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Which fungicide to mix with polllen?

Posted by organic_wonderful 10 (My Page) on
Sun, Mar 4, 12 at 18:46

Usually I'm against the use of chemicals but in this situation I don't mind making an exception. I am making a cross between different heirloom tomatoes to create various F1 crosses. I'm planning on storing some of the pollen after dessicating and freezing but am concerned that during storage in the fridge or after thawing some of the frozen pollen or perhaps even during the actual pollination process mould might become an issue, so I would like to use a powdered fungicide to prevent against this since it is unlikely the chemical will be carried through to the harvested fruit from the F1 seeds that have been grown.

Which type of powdered fungicide would you guys recommend to use for this purpose?

Follow-Up Postings:

RE: Which fungicide to mix with polllen?

Also I have another question if you guys don't mind. It will save me having to make a new post from scratch. This year I've bought twelve Aegis F1 tomato seeds, which is a rootstock variety resistant against many diseases such as the tobacco mosaic virus for example, amongst many others. I wanted to try and graft the heirloom tomato varieties I have, Purple Ukraine and Costoluto Fiorentino, onto the Aegis F1 rootstocks. However the Aegis F1 seeds are very expensive indeed, so I was wondering if I could just grow out one of them and take axial shoots as cuttings and use them to graft the heirloom tomatoes onto to save money? I'll be using grafting clips since the japanese silicon tubes weren't available and will be placing them inside DIY healing healing chambers to keep the relative humidity high.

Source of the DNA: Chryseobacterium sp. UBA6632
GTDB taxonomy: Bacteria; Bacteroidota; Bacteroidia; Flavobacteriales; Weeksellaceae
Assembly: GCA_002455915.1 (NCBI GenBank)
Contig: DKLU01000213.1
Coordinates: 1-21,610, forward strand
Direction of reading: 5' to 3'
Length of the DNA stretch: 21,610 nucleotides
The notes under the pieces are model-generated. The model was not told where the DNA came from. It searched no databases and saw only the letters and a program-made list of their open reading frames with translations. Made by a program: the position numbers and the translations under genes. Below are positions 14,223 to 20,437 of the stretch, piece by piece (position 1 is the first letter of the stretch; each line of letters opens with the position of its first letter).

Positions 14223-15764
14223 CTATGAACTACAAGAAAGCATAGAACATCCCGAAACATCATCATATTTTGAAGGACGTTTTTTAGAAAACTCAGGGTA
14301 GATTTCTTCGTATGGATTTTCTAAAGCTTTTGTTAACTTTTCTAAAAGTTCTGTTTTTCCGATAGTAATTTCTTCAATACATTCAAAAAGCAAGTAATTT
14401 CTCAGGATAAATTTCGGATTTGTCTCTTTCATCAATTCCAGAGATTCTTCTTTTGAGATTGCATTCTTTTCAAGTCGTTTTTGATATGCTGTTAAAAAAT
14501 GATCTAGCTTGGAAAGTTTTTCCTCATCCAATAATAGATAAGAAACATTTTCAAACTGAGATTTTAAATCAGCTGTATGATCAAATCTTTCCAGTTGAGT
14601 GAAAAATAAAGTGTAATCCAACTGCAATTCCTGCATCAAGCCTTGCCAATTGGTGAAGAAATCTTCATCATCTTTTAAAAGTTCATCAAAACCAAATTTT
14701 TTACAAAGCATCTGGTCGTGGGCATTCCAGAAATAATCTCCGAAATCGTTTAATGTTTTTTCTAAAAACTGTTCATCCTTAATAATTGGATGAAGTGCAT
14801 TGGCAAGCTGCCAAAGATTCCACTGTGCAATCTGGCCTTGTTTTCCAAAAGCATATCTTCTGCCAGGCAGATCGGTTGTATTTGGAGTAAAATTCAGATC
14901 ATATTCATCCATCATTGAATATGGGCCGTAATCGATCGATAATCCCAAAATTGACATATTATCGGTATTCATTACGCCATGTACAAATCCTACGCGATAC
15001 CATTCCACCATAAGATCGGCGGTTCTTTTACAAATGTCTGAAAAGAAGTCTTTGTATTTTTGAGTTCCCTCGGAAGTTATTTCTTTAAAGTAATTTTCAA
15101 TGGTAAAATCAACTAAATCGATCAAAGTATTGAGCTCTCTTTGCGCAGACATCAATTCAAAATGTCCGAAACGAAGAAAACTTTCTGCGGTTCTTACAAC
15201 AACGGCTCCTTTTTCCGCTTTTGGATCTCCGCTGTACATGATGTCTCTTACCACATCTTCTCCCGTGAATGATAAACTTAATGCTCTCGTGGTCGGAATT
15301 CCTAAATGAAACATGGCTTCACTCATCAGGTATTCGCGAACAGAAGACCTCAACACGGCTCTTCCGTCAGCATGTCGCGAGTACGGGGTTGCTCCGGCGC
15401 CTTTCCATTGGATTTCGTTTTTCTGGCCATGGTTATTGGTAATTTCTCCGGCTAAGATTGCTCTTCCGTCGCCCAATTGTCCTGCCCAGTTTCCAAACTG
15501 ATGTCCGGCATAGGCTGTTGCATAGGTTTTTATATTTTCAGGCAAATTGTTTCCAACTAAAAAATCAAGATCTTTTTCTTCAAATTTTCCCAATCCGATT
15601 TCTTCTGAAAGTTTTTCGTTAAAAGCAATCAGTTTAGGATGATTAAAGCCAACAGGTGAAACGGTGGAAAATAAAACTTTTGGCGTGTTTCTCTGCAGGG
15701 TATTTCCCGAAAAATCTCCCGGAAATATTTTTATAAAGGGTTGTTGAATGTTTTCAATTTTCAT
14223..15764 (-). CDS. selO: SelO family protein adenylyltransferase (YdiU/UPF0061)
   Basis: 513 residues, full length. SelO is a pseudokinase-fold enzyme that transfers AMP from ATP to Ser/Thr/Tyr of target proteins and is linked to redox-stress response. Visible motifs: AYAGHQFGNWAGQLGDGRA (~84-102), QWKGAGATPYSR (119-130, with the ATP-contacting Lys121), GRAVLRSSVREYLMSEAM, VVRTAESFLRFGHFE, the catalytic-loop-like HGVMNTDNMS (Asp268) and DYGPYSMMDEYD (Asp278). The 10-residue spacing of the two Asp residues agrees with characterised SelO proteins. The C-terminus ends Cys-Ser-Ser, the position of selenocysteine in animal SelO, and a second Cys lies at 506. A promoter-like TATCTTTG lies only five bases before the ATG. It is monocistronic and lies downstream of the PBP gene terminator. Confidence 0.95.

RE: Which fungicide to mix with polllen?

  • Posted by zenman Ottawa KS 5b (My Page) on
    Mon, Mar 5, 12 at 9:24

Tomatoes propagate rather easily from cuttings, so you should be able to increase your Aegis rootstock asexually.

I would skip the fungicide on the pollen until you start having fungal problems with the pollen. Getting your pollen mixed in with a bunch of dry powder might cause more problems than it solves. That is just another example of the "don't fix it if it isn't broken" philosophy.

I breed zinnias as a hobby and unfortunately zinnia pollen is viable for less than a day. I don't think anyone has been able to store it successfully. I think that part of the problem is that zinnia pollen is tri-nucleate. Early on, I had hoped to be able to exchange zinnia pollen with other amateur zinnia breeders by mailing pollen back and forth, but apparently that isn't feasible. I don't have any zinnia-breeding neighbors (no surprise there), so pollen exchange isn't available for me. Oh well. It would have been very effective to have a network of amateur zinnia breeders exchanging pollen by mail.


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